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Oil Rebounds From Two-Week Low as Confidence in Recovery Grows

Oil rebounded from its lowest in almost two weeks as growing confidence in the economic recovery made yesterday’s price slump appear excessive.

Crude pared its third weekly decline in four as German business confidence unexpectedly rose to a record high in January amid booming exports to Asia. French business confidence jumped to its highest in almost three years. Oil may still fall next week on speculation China, the world’s largest energy user, will raise interest rates to combat inflation, according to a Bloomberg News survey.

“The oil market oversold yesterday,” said Robert Montefusco, a senior broker at Sucden Financial in London. “Crude’s back up today as the economic growth outlook remains strong, the euro is holding up, and we have some technical buying. But with the spectre of a Chinese rate hike on the horizon, there are still worries out there.”

Crude for March delivery rose as much as 63 cents, or 0.7 percent, to $90.22 a barrel in electronic trading on the New York Mercantile Exchange. It was at $89.93 at 12:34 p.m. London time. Prices slid 2.2 percent yesterday, the most since Jan. 4. Brent crude for March settlement was at $97.23, up 65 cents on the London-based ICE Futures Europe exchange.

Prices in New York have fallen 3 percent this week. The February contract expired yesterday after dropping 2.2 percent to $88.86, the lowest since Jan. 7.

Twenty-three of 40 analysts and traders surveyed by Bloomberg, or 58 percent, forecast crude will decline through Jan. 28. Ten respondents, or 25 percent, predicted prices will climb and seven estimated little change. Last week, 43 percent said futures would retreat.

German Business Confidence

The Munich-based Ifo institute said its business climate index, based on a survey of 7,000 executives, increased to 110.3 from 109.8 in December. That’s the highest since records for a reunified Germany began in 1991. An index of sentiment among French factory managers rose more than expected to 108 from a revised 102 in December, Insee, the Paris-based national statistics office said today.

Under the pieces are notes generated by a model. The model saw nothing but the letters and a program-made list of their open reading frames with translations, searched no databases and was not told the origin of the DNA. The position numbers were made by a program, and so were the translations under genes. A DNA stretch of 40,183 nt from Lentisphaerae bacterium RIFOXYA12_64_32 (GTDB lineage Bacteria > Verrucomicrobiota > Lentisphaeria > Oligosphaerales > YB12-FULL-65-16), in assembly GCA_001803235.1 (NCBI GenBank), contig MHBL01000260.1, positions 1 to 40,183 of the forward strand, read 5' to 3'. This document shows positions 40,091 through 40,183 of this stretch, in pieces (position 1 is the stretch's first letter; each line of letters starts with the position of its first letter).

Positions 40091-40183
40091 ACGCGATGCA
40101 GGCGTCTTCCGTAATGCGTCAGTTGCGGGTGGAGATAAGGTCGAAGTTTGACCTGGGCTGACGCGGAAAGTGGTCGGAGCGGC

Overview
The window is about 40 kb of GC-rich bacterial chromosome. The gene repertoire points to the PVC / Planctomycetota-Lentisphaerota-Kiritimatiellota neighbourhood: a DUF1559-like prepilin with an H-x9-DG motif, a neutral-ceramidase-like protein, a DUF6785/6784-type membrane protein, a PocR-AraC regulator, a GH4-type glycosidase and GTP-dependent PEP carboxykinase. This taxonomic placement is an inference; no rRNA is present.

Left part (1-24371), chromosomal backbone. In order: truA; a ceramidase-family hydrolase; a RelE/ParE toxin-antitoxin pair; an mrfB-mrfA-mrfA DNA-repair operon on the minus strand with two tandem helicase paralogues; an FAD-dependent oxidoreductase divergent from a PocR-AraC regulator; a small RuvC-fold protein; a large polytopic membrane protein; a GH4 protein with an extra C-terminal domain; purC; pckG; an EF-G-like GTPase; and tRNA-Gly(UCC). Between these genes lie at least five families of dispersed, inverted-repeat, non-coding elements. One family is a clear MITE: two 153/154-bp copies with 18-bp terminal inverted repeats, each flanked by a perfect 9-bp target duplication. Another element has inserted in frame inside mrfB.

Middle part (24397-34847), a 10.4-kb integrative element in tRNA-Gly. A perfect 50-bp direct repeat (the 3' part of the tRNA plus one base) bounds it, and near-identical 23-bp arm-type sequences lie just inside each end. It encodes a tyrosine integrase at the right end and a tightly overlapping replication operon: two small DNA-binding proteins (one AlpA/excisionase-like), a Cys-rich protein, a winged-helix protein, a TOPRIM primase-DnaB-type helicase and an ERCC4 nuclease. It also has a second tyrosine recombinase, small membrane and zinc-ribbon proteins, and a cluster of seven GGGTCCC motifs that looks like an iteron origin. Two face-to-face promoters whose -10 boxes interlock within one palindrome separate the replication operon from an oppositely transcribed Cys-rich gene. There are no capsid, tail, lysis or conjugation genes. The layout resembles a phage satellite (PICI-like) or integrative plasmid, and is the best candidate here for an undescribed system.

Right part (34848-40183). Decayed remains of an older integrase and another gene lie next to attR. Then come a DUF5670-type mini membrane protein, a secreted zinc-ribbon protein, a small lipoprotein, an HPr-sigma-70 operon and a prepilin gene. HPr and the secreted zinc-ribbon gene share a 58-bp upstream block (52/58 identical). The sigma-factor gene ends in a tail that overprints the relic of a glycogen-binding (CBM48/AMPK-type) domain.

U.S. crude inventories increased 2.62 million barrels to 335.7 million in the week ended Jan. 14, the Energy Department said yesterday. A median 500,000-barrel decline in stockpiles was forecast by 17 analysts in a Bloomberg News survey.

Refiners cut average operating rates by 3.4 percentage points to 83 percent of capacity, according to the department. Crude imports rose to the highest since December.

Dead Cross

Yesterday’s drop put crude’s five-day rolling mean below the nine-day for the first time since Jan. 4. The decline of a short-term indicator of momentum before a longer-term measure is described as a “dead cross” and may be a sign that prices may correct lower, according to Petromatrix GmbH.

“Brent and WTI are now suffering from a negative cross-over of the five to nine day moving average, and bulls will need to close today above the five-day,” Olivier Jakob, managing director of the Zug, Switzerland-based consultant, said in a report today.

Brent crude futures in London yesterday fell the most since November after trading for seven days within 2 percent of $100 a barrel. That price is “politically sensitive,” according to JPMorgan Chase & Co. , the second-largest U.S. bank by assets.

JPMorgan said oil investors should “pare risk and take some profits” on prospects the Organization of Petroleum Exporting Countries may increase production. OPEC pumps 40 percent of the world’s crude.

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